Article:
State anxiety biases estimates of uncertainty and impairs reward learning in volatile environments

Hein, Thomas; De Fockert, J. W. and Herrojo Ruiz, Maria. 2021. State anxiety biases estimates of uncertainty and impairs reward learning in volatile environments. NeuroImage, 224, 117424. ISSN 1053-8119 [Article]

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Abstract or Description

Clinical and subclinical (trait) anxiety impairs decision making and interferes with learning. Less understood are the effects of temporary anxious states on learning and decision making in healthy populations, and whether these can serve as a model for clinical anxiety. Here we test whether anxious states in healthy individuals elicit a pattern of aberrant behavioural, neural, and physiological responses comparable with those found in anxiety disorders—particularly when processing uncertainty in unstable environments. In our study, both a state anxious and a control group learned probabilistic stimulus-outcome mappings in a volatile task environment while we recorded their electrophysiological (EEG) signals. By using a hierarchical Bayesian model of inference and learning, we assessed the effect of state anxiety on Bayesian belief updating with a focus on uncertainty estimates. State anxiety was associated with an underestimation of environmental uncertainty, and informational uncertainty about the reward tendency. Anxious individuals’ beliefs about reward contingencies were more precise (had smaller uncertainty) and thus more resistant to updating, ultimately leading to impaired reward-based learning. State anxiety was also associated with greater uncertainty about volatility. We interpret this pattern as evidence that state anxious individuals are less tolerant to informational uncertainty about the contingencies governing their environment and more willing to be uncertain about the level of stability of the world itself. Further, we tracked the neural representation of belief update signals in the trial-by-trial EEG amplitudes. In control participants, lower-level precision-weighted prediction errors (pwPEs) about reward tendencies were represented in the ERP signals across central and parietal electrodes peaking at 496 ms, overlapping with the late P300 in classical ERP analysis. The state anxiety group did not exhibit a significant representation of low-level pwPEs, and there were no significant differences between the groups. Smaller variance in low-level pwPE about reward tendencies in state anxiety could partially account for the null results. Expanding previous computational work on trait anxiety, our findings establish that temporary anxious states in healthy individuals impair reward-based learning in volatile environments, primarily through changes in uncertainty estimates, which play a central role in current Bayesian accounts of perceptual inference and learning.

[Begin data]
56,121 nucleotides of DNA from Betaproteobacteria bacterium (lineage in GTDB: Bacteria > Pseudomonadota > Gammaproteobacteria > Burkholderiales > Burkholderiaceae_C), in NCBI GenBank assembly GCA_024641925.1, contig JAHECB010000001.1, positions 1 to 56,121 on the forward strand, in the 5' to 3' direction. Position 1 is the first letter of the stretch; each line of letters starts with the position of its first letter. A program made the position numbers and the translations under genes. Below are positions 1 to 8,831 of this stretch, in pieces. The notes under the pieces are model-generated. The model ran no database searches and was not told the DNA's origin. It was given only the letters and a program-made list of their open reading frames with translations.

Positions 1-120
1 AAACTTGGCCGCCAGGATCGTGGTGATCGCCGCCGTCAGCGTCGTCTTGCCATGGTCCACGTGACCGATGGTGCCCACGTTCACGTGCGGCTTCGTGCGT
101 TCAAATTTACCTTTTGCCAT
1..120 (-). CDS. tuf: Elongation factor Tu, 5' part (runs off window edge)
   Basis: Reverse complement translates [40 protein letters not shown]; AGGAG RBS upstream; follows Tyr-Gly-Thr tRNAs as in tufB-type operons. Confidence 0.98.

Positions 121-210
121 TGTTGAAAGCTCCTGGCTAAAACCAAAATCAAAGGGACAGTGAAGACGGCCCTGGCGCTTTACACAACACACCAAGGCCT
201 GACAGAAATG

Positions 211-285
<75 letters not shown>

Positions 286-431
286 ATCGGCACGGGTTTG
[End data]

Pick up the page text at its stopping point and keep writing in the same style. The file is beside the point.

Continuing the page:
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The study was supported by Goldsmiths University of London, funded by the Economic and Social Research Council (ESRC) and the South East Network for Social Sciences (SeNSS) through grant ES/P00072X/1, and the National Research University Higher School of Economics, through the Basic Research Program and the Russian Academic Excellence Project ’5–100’.

Supplementary material associated with this article can be found, in
the online version, at doi:10.1016/j.neuroimage.2020.117424

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Anxiety, Uncertainty, Hierarchical Bayesian inference, Computational modeling, Precision-weighted prediction error, Single-trial EEG

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15 October 2019Submitted
29 September 2020Accepted
6 October 2020Published Online
1 January 2021Published

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Date Deposited:

14 May 2020 14:38

Last Modified:

10 Aug 2021 13:13

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Yes, this version has been peer-reviewed.


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